Browar Artezan is the first small Polish brewery founded by homebrewers, opening just in time for Festiwal Birofilia last year. The portfolio has grown since, including even a Grodziskie as well as its impressive Pacific Pale Ale, which appropriately enough shared a tap tower with Anchor Liberty. Pracownia Piwa became the second homebrewer-goes-pro-in-his-own-digs brewery a few months ago.

That’s the Pracownia brewhouse above, a bit of equipment previously used for food processing modified to make beer. Good beer. Stepping into the brewery just outside of Krakow is exactly the same and totally different than walking through the doors of a hundred different small U.S. breweries 15 to 20 years ago.

There’s a dream. The words of the late Greg Noonan echoed in my memory. “When the homebrewers stop entering the profession, and the backyard breweries are squeezed out, then it will become stagnant. You gotta keep getting the guys who say, ‘Cool, I can sell the beer I make. I can do it.'”

Co-owner Tomasz Rogaczewski explained that three years ago he didn’t know it was possible to brew beer at home. Not much more than a year later he had decided he would open a brewery, “to make my dream.”

Rogaczewski seems to always be smiling, and certainly was throughout the festival, pouring his beer inside the main tent, with a good view of the stage when the homebrewing awards were handed out. He was the first to reach Czeslaw Dzielak — who he calls a mentor, finding an even bigger smile explaining most brewers expected Dzielak would have already claimed the prize a year or two before — on the phone and inform him his beer was grand champion. Dzielak was driving at the time, telling his friend not to kid. Then he saw texts begin to fill his phone. “Now I have to pull over,” he told Rogaczewski (in Polish, of course).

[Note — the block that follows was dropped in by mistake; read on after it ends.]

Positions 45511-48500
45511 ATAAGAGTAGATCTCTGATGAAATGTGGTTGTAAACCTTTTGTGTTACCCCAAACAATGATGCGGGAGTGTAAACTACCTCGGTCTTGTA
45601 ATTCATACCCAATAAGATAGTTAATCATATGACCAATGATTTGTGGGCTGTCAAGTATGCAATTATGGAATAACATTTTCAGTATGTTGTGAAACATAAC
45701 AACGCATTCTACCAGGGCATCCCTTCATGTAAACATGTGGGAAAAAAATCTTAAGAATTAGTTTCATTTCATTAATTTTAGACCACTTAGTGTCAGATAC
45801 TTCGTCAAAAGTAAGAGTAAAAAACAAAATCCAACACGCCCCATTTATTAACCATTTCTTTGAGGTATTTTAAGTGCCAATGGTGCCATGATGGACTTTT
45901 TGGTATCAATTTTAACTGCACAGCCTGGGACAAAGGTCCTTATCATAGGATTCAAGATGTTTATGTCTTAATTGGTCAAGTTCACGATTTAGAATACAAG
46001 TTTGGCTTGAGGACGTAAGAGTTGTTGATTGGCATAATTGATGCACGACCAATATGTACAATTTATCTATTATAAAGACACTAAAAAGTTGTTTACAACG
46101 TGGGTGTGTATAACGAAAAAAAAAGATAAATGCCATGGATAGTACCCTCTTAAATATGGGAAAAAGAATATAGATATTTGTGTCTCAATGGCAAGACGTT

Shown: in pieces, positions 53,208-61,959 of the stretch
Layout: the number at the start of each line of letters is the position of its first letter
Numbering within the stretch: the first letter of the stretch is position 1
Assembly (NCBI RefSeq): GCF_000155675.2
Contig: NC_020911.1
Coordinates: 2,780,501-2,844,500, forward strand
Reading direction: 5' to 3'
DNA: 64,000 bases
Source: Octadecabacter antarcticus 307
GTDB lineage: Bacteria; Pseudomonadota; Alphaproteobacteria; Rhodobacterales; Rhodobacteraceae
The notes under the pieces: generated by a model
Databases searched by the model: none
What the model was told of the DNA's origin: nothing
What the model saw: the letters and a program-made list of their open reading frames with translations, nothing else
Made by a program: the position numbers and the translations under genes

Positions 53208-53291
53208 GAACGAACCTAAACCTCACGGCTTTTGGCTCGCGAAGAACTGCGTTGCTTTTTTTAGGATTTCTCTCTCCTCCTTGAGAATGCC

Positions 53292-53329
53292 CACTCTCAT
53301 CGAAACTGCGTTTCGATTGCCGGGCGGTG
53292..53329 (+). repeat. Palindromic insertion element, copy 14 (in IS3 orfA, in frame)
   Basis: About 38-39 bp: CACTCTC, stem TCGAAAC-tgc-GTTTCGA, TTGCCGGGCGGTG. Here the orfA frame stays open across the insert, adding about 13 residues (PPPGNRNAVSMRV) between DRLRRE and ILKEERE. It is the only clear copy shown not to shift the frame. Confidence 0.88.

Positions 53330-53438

Otherwise there’s no pulling off the gas for small breweries right now in Poland. An equipment manufacturer at the festival told Richter he had more than a half dozen orders for small brewing systems in Poland to fill in the next year.

Cue up Sam Cooke.

There been times that I thought I couldn’t last for long
But now I think I’m able to carry on
It’s been a long, a long time coming
But I know a change gonna come, oh yes it will.

*****

Read more about the competition and the festival here and here (I agree that Dwa Smoki, or “Two Dragons” and named for Rogaczewski’s newly born twin sons, was one of the festival’s standout beers).

Would you like to drink a beer with these people?

Of course you would.

I posted this “I am A homebrewer” video back in 2010, long before I had any idea I’d end up in Zywiec last year judging beers made by some of these Polish brewers, and meeting a lot of people with names harder to pronounce than Hieronymus. I’m headed back to Festiwal Birofilia this week and excited about trying more beers brewed both in homes and a growing number of small breweries.

Also looking forward to seeing several others — Bruno Reinders, Andreas Richter, Conrad Seidl, Don Jeffrey, and Ian Hornsey — who are traveling some distance, if not quite 5,000 miles, to drink these beers and eat enough to gain about a pound a day.